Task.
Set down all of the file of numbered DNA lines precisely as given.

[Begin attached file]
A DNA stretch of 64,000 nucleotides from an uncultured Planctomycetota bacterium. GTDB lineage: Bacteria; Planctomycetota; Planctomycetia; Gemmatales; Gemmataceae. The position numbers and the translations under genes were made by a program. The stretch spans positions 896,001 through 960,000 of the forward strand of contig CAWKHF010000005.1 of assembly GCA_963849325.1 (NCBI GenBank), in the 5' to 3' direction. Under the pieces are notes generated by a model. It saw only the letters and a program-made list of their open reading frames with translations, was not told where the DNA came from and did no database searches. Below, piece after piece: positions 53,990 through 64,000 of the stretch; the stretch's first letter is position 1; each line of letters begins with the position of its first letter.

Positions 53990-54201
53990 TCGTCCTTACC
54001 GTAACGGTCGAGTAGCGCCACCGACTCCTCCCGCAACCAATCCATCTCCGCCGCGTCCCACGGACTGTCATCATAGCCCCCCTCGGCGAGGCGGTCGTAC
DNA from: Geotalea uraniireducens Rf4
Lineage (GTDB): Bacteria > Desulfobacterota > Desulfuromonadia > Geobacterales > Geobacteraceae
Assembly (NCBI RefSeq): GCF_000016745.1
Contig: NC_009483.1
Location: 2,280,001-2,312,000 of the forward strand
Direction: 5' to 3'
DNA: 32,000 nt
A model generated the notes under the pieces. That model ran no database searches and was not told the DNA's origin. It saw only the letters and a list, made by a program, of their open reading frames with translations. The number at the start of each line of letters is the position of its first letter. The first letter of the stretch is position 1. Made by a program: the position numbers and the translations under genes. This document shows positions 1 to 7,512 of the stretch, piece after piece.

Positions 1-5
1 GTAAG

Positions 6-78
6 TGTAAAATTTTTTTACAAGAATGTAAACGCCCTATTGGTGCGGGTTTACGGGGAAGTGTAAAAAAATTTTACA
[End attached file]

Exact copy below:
A DNA stretch of 64,000 nucleotides from an uncultured Planctomycetota bacterium. GTDB lineage: Bacteria; Planctomycetota; Planctomycetia; Gemmatales; Gemmataceae. The position numbers and the translations under genes were made by a program. The stretch spans positions 896,001 through 960,000 of the forward strand of contig CAWKHF010000005.1 of assembly GCA_963849325.1 (NCBI GenBank), in the 5' to 3' direction. Under the pieces are notes generated by a model. It saw only the letters and a program-made list of their open reading frames with translations, was not told where the DNA came from and did no database searches. Below, piece after piece: positions 53,990 through 64,000 of the stretch; the stretch's first letter is position 1; each line of letters begins with the position of its first letter.

Positions 53990-54201
53990 TCGTCCTTACC
54001 GTAACGGTCGAGTAGCGCCACCGACTCCTCCCGCAACCAATCCATCTCCGCCGCGTCCCACGGACTGTCATCATAGCCCCCCTCGGCGAGGCGGTCGTAC
DNA from: Geotalea uraniireducens Rf4
Lineage (GTDB): Bacteria > Desulfobacterota > Desulfuromonadia > Geobacterales > Geobacteraceae
Assembly (NCBI RefSeq): GCF_000016745.1
Contig: NC_009483.1
Location: 2,280,001-2,312,000 of the forward strand
Direction: 5' to 3'
DNA: 32,000 nt
A model generated the notes under the pieces. That model ran no database searches and was not told the DNA's origin. It saw only the letters and a list, made by a program, of their open reading frames with translations. The number at the start of each line of letters is the position of its first letter. The first letter of the stretch is position 1. Made by a program: the position numbers and the translations under genes. This document shows positions 1 to 7,512 of the stretch, piece after piece.

Positions 1-5
1 GTAAG

Positions 6-78
6 TGTAAAATTTTTTTACAAGAATGTAAACGCCCTATTGGTGCGGGTTTACGGGGAAGTGTAAAAAAATTTTACA